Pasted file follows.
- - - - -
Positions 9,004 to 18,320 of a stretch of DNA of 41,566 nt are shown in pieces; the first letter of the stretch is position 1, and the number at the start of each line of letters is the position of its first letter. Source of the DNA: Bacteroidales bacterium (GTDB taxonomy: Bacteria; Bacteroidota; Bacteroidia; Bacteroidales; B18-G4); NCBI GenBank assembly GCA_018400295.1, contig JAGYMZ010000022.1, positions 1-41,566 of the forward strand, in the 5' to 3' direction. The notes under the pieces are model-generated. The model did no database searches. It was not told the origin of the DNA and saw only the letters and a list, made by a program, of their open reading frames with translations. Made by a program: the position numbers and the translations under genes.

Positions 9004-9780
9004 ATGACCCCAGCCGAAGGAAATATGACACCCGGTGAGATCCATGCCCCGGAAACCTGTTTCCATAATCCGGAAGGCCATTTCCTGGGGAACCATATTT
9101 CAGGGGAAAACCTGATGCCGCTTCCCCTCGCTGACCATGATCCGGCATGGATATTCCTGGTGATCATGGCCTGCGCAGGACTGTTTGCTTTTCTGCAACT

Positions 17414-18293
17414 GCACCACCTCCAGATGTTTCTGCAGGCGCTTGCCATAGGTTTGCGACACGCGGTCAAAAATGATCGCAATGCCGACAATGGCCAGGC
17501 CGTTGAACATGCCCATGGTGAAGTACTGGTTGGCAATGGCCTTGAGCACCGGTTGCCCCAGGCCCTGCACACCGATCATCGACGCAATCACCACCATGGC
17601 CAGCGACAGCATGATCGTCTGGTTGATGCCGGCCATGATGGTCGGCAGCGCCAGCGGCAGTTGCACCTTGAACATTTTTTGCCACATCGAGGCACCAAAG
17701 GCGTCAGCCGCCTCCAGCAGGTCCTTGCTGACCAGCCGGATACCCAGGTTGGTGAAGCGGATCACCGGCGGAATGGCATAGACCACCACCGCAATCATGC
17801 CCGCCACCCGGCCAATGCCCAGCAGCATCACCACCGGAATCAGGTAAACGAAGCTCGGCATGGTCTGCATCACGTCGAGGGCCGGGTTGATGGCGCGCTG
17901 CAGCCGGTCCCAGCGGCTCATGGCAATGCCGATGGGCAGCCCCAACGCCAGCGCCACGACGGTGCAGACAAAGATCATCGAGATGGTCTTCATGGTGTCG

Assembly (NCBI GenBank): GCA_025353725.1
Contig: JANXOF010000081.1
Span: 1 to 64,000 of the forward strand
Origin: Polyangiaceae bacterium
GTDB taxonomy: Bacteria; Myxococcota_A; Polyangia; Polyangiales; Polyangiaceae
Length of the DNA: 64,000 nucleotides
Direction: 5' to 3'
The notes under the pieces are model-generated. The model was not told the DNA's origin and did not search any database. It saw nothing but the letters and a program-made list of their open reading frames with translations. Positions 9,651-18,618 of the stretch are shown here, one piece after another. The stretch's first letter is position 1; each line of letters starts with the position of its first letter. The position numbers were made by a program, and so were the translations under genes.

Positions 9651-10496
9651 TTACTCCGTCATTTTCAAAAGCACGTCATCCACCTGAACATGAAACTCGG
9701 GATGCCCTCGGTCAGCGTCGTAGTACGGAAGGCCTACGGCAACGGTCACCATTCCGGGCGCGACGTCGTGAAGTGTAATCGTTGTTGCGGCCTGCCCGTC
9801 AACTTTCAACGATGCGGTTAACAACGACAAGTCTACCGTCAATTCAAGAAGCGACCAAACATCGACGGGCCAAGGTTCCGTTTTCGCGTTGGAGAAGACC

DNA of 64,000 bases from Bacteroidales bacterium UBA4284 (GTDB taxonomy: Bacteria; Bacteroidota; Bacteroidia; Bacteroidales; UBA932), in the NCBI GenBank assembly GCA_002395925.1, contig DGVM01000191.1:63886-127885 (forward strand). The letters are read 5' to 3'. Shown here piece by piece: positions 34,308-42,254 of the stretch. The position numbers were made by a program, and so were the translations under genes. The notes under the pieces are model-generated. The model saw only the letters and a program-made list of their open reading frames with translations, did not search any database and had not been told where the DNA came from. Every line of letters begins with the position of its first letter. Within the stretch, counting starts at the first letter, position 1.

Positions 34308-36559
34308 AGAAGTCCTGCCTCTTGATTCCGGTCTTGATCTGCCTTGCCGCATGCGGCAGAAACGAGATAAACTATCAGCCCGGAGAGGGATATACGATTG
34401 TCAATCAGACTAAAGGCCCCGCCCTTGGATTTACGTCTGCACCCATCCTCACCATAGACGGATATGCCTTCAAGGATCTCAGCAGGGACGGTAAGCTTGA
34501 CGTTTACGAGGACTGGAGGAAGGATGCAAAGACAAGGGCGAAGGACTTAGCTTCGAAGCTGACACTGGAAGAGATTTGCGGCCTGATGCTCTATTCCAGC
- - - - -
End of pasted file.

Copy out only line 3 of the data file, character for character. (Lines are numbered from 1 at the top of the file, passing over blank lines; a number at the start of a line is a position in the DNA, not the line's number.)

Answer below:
9004 ATGACCCCAGCCGAAGGAAATATGACACCCGGTGAGATCCATGCCCCGGAAACCTGTTTCCATAATCCGGAAGGCCATTTCCTGGGGAACCATATTT